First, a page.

There are two standard payment arrangements supported by the SPAA when it comes to paying for advertising film productions in Australia.
1. Pay to Estimate – the most common method.
2. Cost Plus – an alternative many are unaware of, or have heard disaster stories that make this seem only for the brave hearted. Let’s define the two alternatives.
Method 1: Pay to Estimate: The agency briefs the film company on the project and the film company comes back with an estimate to produce the scripts. On approval of the estimate the advertiser pays the agency 50% of the film company costs prior to the shoot. (You may also be asked to pay 50% of the agency’s estimated costs up front.)
Then the 50% balance is invoiced on delivery of the final master, to be paid within 30 days. With this method, the agency and advertiser cannot audit the film company or claim a rebate for any unspent funds once the estimate is accepted.
Advantage: The film company declares their profit margin, which resides under the heading “production fee” on their estimate. With this method you know what the film company’s cost is before you start. This does not mean that the final cost will not be higher if you make changes to the brief during the production, but it does mean the film company will carry the cost of any unforeseen problems that may arise.
Disadvantage: Any film company that has been in business more than a year knows the idiosyncrasies of both agencies and advertisers and will factor a margin into their estimate to cover these predictably “unpredictable” factors. However, trouble can also arise when the film company has a profit share incentive above and beyond the standard director and producer fees, which encourages extra profit taking. Take the film stock budget. A prudent director can shoot well under the allocated film stock by exercising restraint. Using less stock than estimated means less processing cost, less telecine cost and less digitizing costs. The result is the film company profit increases.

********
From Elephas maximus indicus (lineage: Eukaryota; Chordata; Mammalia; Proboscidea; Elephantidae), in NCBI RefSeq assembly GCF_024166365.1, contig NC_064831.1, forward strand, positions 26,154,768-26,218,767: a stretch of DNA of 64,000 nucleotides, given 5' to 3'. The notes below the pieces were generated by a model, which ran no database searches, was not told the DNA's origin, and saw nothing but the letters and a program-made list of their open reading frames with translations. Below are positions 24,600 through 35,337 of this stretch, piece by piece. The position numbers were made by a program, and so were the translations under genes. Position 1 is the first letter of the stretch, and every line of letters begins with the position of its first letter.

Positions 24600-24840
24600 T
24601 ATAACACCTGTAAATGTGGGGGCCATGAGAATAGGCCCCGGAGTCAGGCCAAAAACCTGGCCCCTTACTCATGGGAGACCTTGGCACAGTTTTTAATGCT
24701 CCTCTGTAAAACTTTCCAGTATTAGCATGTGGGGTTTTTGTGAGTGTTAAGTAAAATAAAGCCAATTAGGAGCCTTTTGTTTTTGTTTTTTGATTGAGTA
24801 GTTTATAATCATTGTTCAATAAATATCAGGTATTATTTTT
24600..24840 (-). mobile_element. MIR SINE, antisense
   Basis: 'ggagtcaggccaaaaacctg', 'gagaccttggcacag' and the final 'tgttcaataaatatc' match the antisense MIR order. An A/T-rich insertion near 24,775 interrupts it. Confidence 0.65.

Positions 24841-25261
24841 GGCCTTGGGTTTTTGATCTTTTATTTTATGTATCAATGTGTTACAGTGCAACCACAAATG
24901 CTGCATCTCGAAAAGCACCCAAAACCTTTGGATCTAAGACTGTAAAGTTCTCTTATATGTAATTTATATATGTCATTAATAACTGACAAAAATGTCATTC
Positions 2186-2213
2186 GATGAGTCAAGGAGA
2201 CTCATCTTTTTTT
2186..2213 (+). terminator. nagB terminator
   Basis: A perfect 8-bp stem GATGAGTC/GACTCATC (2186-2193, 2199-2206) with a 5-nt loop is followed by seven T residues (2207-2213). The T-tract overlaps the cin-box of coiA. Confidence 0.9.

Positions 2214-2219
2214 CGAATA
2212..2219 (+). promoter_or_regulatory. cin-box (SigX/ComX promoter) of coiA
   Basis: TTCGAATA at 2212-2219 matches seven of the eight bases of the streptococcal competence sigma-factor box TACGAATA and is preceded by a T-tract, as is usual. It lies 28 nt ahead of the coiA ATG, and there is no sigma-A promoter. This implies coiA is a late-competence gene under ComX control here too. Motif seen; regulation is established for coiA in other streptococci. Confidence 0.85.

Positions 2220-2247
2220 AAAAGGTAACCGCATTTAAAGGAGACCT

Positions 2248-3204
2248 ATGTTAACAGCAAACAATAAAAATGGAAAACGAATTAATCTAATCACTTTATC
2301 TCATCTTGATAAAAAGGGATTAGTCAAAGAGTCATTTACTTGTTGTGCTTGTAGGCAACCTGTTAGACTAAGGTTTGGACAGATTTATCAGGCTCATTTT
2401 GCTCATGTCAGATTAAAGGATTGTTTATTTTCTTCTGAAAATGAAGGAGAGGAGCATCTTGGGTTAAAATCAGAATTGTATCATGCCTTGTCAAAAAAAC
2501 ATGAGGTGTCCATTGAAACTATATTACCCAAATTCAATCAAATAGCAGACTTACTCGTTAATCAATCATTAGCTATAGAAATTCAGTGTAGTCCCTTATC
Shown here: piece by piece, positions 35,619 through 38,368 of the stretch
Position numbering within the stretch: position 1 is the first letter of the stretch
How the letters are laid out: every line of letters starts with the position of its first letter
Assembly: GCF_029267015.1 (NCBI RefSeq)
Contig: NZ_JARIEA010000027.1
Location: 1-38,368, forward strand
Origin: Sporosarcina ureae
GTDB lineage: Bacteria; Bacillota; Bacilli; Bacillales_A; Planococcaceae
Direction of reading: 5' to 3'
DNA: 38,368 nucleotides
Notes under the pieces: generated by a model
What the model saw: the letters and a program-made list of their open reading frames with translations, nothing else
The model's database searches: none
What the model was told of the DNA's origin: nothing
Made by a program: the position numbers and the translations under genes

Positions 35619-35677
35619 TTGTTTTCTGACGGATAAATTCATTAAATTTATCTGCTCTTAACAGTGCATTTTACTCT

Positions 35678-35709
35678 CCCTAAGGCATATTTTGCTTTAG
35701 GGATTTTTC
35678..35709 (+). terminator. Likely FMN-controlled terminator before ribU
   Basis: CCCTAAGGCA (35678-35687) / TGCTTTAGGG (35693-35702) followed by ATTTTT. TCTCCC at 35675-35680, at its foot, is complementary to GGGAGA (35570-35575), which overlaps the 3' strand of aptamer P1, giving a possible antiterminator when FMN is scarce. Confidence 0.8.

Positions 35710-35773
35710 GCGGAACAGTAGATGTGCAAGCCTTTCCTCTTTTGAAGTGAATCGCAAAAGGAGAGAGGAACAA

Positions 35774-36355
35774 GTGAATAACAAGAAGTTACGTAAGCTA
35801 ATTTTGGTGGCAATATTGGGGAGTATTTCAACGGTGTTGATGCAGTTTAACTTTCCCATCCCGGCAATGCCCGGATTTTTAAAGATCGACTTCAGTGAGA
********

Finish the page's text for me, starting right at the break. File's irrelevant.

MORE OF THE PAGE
Options: Ensure that before an estimate is approved it is thoroughly and critically reviewed. Identify all contingencies within the estimate and ensure the film company and agency justify any excessive costs.
Method 2: Cost plus: This alternative has the film company quote the job with an agreed markup or profit margin. On completion, the film company has to disclose all their actual costs then the mark up is added. In this case the advertiser and the agency have the right to audit the film company costs.
Disadvantage: It’s in the film company’s interest to spend as much money as they can with their suppliers, as this will increase their own profit margin. A savvy director can shoot well over his or her allocated film stock budget to drive up the profit.
The stock budget overrun (along with the crew overtime required to do so) is often justified with “We had to do sixty takes to get the magic we were after”.
Of course, the advertiser never gets to see the fifty-nine takes that weren’t quite “magic” enough. Nor do they get to make up their own minds as to whether the “magic” is all that “magic’ after all, whether it was worth all that extra cost, and whether it makes the communication any more effective?
Advantage: At the end of the day you only pay for what was spent on the production plus the pre-agreed profit margin for the film company.
The only way an advertiser can win with the Cost Plus method is to have their own watchdog at all stages of the production, questioning unnecessary costs. It goes without saying that the watchdog has to know production inside out and that some tension in the process is inevitable but manageable.
Many of the production choices made not only have a huge effect on budgets they are also incredibly subjective. The best way for an advertiser to curb costs is to articulate precisely what they require and leave nothing up to subjective interpretation, because many suppliers making a subjective choice on the advertiser’s behalf will always chose the most expensive alternative.
Author: Darren Woolley